Desk of Doom and Common Sense Tips to Stay Healthy at the Office
If you’re like me, you spend a tremendous amount of time at your desk everyday. Did you know your desk collects 400 times more bacteria than your toilet seat? There is an average of 21,000 germs per square inch living on your desk alone. Yikes and yuck!
I’m not here to gross you out. Consider this a bit of motherly advice or a reminder to you and your office staff on how to stay healthy and productive. According to Forbes, U.S. workforce illness costs $576B annually from sick days to workers compensation.
Germs pass around your office like a game of hot potato. Germs thrive on human touch. According to University of Arizona germ guru Dr. Charles Gerba, the most germ-contaminated spots in the office are:
Your desk, phone, mouse and keyboard
Microwave and refrigerator door handles
Water fountain buttons
Coffee pot and office mugs
Other various office gadgets – whiteboard markers, projector remote, copy machine, candy dish
Surprisingly, women were found to have three to four times the number of bacteria in, on and around their desks, phones, computers, keyboards, drawers and personal items than men.
“I thought for sure men would be germier,” Gerba said. “But women have more interactions with small children and keep more food in their desks.”
Another surprising statistic is how many of us eat at our desks. According to the American Dietetic Association and ConAgra Foods Home Food Safety program survey,
27 percent of us eat breakfast at our desks
62 percent eat lunch
50 percent spend the day snacking in our cubes or offices
Not surprising, given that women were found to be “germier”, 60 percent of women ate regularly at their desks as opposed to 42 percent of men.
It may seem like basic training but how do you keep your desk, phone, keyboard and computer germ free?
Use disinfectant wipes or sanitizer that contain at least 60% alcohol. Alcohol is a drying agent. It tends to pull water away from the organisms, and that harms them.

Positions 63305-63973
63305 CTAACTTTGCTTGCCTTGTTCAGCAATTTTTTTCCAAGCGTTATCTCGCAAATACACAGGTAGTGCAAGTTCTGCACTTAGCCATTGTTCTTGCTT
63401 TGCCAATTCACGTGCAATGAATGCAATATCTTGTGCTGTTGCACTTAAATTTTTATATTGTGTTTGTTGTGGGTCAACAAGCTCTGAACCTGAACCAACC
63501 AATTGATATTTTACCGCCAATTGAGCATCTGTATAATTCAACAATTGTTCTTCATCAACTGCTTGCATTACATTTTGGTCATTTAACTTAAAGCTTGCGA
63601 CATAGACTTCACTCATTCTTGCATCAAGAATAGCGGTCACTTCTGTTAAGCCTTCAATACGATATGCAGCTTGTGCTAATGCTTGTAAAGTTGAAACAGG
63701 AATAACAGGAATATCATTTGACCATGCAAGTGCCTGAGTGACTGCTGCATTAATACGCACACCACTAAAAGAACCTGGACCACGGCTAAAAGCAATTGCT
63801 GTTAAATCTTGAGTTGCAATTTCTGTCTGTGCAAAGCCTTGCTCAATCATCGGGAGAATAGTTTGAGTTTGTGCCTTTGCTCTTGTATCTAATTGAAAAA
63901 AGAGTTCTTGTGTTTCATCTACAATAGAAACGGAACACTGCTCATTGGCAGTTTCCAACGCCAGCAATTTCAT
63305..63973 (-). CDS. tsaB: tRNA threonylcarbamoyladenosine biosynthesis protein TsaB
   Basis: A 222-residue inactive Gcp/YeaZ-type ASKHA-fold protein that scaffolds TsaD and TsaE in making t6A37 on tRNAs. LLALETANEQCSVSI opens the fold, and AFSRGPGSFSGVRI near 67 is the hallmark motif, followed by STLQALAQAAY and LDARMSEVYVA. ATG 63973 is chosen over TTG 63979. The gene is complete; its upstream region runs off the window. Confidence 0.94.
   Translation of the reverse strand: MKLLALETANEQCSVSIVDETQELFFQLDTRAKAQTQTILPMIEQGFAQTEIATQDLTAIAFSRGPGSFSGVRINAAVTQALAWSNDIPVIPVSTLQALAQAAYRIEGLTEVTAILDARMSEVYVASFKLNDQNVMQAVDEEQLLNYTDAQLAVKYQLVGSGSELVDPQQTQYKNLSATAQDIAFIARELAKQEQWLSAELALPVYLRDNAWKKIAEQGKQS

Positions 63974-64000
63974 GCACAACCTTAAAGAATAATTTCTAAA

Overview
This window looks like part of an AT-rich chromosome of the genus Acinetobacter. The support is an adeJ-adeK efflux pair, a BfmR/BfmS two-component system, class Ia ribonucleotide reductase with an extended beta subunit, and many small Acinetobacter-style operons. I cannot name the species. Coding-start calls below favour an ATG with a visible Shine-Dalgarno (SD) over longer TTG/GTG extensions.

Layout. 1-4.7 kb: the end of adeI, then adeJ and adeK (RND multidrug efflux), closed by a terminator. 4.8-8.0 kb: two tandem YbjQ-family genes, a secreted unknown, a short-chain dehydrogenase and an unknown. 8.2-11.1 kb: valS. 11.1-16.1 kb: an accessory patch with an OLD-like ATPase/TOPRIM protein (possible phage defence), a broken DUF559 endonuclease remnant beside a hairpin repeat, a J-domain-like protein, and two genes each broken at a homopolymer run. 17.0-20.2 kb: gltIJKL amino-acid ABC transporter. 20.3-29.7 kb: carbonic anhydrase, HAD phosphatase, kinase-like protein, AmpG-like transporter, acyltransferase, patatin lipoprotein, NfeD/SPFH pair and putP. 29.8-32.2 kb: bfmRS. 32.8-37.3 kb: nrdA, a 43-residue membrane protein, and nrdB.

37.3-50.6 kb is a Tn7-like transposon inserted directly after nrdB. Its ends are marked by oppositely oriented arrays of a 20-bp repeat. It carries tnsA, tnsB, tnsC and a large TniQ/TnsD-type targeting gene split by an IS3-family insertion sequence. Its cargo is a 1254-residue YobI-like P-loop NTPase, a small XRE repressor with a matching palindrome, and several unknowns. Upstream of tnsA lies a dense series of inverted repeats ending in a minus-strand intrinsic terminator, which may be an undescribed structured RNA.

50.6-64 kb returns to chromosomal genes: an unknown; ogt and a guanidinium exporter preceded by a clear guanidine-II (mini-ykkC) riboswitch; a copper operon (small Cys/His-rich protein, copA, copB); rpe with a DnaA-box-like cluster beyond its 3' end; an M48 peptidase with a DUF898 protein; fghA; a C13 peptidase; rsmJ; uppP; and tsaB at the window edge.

Avoid using soap and water as it leaves bacteria behind.
For your keyboard, at least once a week, use compressed air to blow dust out, run a lint-free cloth over the keyboard and sanitize with a cotton swab dipped in alcohol.
Keep your water bottle clean. Doctors suggest stainless steel and glass bottles over plastic because they leach less chemicals and are less hospitable to bad-smelling bacteria.
Stop your eye-rubbing habit – yes, you read that correctly.
With 80 percent of infectious diseases transmitted through touch, hands are the number one vector of colds and flus. Some studies put the number of times workers touch their faces at once every four minutes. Between sanitizing hands and limiting luxurious eye rubs, workers will likely cut their sick days by half.
Obvious but crucial – wash your hands!
According to Gerba, people who reported using a disinfectant had 25 percent fewer bacteria in their offices than those who didn’t.
How about the office refrigerator?
Moldy sandwiches, condiments that expired in 2005, and a petrified carton of half-and-half that nobody will touch—office refrigerators can get out of control fast. Foods that are most likely to make your office fridge smell and look like the town dump are casseroles, cold cuts, poultry, sour cream and yogurt.
I used to work with this gal named Carol. Every month or so she took it upon herself to send out a company-wide email reminder that went something like this….
The office refrigerator needs your immediate attention. If you have any leftovers, tupperware or paper bags in the refrigerator, now is the time to remove them. Any items left in the fridge on Friday will be tossed without further examination.
Signed, I am not your Mother but someone sure needs to remind you!
Carol was not happy with her role of “office cop” but her reminders made an impression and reminded us to be better corporate citizens. It’s impossible to avoid germs entirely, but according to Brad Reynolds of Kimberly-Clark Professional’sHealthy WorkplaceProject, diligent washing, wiping and sanitizing can help office workers reduce their rates of cold, flu and stomach illness by up to 80%. In the long run, I wonder how many dollars Carol saved us in employee illness and absenteeism.
If you have a Carol in your office or would like to add your advice, please share below. If you like this post, you may enjoy another office productivity tip: 7 tips for start-ups and SMBs moving from desktop to a cloud-based accounting software